Dear Pavlov, what can I eat in college?

This question came from a thoughtful young lad about to head off to his freshman year in college. Now as we all know there are many questions you need to stress out about with regard to college. Will I get laid? Will I be able to get ample amounts of adult beverages? Crabs aren’t permanent are they? These are all questions worth thinking about. But the following question is one you shouldn’t think about… until you’re about 60.

Pavlov, I’m a senior in High School and am a self-professed foodie. I enjoy eating well and I’m afraid college food will be everything it’s cracked up to be. Do you have any ideas or tricks for me, or should I just dream of future great meals.

Thanks, Animal

Dearest Animal,

College is a time you’re supposed to look back on and lament about all the awful food you ate, things you did, and parents money you wasted just to end up your first five years out of college as a barista trying to “find yourself.” Like your friends will probably tell you, “Hack your Ramen Brah.”  Back in the day we called it “cooking funk”, we didn’t know the joys of Sriracha, fish sauce or the word brah. The craziest thing you could get in the Asian “section” of the Asian food aisle in the grocery store in rural NH was La Choy chow mein in a can!

I personally have eaten everything from egg shells, a dead lobster, drank beer out of someone’s barn boot and even drank vodka from a plastic bottle. Were these all good experinces? No, no, no aaaaand no, (Wolfschmidt, you are one cruel son of a bitch!) but it’s preferable to telling my grandchildren about an excellent steak tartare I had as a Freshman.

You should instead be telling them stories out of earshot of “grandma” about pizza you had of questionable provinance you got from a convenience store at 3 am, before going home with a woman of even more questionable moral fiber. Then upon awaking a day and a half later, leaning on the mercy of your friends better nature to help you piece the events together. What was up with the goat, and where did the prosthetic eye come from?

Trust me you’ll get to know the good sausage joints and hell maybe even educate your fellow classmates on the virtues of good pizza. Of course good pizza and beer being what they are tend to come at a premium, so you’ll get to start using your education in real world situations. You will be learning about such things as “economies of scale” and the thought process will go thusly.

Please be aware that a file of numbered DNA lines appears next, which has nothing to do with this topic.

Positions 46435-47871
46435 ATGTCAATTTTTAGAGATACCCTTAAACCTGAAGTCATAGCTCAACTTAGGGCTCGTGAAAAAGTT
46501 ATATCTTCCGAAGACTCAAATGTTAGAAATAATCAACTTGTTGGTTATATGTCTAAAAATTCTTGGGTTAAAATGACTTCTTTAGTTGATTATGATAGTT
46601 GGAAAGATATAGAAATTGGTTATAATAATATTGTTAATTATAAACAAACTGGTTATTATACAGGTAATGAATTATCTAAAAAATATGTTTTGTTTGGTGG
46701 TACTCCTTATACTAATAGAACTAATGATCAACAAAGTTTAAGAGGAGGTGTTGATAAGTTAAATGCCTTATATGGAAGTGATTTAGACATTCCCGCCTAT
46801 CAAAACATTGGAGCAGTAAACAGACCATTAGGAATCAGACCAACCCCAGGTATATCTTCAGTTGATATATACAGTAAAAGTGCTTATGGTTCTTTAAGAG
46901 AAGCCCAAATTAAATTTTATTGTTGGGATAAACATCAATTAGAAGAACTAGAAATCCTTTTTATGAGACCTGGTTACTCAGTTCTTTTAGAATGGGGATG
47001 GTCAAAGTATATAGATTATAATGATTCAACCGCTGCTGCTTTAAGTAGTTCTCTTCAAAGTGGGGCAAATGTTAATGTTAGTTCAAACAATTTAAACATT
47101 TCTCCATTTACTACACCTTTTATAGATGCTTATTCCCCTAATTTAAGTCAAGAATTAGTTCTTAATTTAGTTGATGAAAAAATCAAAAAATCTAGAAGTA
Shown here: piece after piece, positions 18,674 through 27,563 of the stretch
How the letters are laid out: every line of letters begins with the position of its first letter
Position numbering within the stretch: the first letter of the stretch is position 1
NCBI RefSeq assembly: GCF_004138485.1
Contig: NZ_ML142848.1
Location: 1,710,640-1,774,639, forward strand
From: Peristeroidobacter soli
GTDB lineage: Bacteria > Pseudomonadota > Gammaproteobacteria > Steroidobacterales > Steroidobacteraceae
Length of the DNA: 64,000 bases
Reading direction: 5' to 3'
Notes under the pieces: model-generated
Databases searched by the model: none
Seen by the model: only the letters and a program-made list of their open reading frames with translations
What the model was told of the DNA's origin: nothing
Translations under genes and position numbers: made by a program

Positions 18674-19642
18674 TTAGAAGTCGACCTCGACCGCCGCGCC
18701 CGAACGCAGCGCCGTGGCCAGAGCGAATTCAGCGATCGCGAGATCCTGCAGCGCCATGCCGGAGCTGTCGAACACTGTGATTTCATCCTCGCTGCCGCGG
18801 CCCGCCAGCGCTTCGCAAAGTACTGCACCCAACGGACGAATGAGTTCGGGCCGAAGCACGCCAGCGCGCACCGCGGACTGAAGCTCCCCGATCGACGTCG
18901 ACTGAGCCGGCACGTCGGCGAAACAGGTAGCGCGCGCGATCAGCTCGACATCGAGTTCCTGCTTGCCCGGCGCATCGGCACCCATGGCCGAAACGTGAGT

If we all chip in and get the good pizza and the good beer we will all get one slice of pizza and maybe 2 beers. If we all chip in and get the broke-assed pizza and the broke-assed beer…we will all have full stomachs plus breakfast. As an ancillary benefit to having plenty of beer, you will have stories to tell the grandkids about like “how I tried to fight all my dorm mates”, “I was a gentleman and held a girl’s hair while she took the toilet for a spin”, and how you “nearly got grandma’s best friend pregnant.”

Don’t worry, you’ll have plenty of time to focus on great food… probably when your 60 after having paid off your student loans, your mortgage, cars, put 4 kids through that same damned college, Well 3-1/2 kids, because Junior thinks he’s a rock star and quit his junior year and off to CA, bought more throw pillows, throw rugs, picture frames, shelves, guest towels and window treatments (that’s the expensive way your wife will say shades) than you care to think about.

By then however, you’re just going to want some peace and quiet. You’ll be on your way to the grocery store across town because it’s 15 minutes of extra silence (read:less nagging). On the way there you’re going to see that sausage stand you used to eat at in college and smell those peppers and onions mixed with wonderfully spiced charred sausage and you’re going to realize…. you didn’t miss a damned thing. Sometimes food is as much about the experience and the company as it is about the actual food.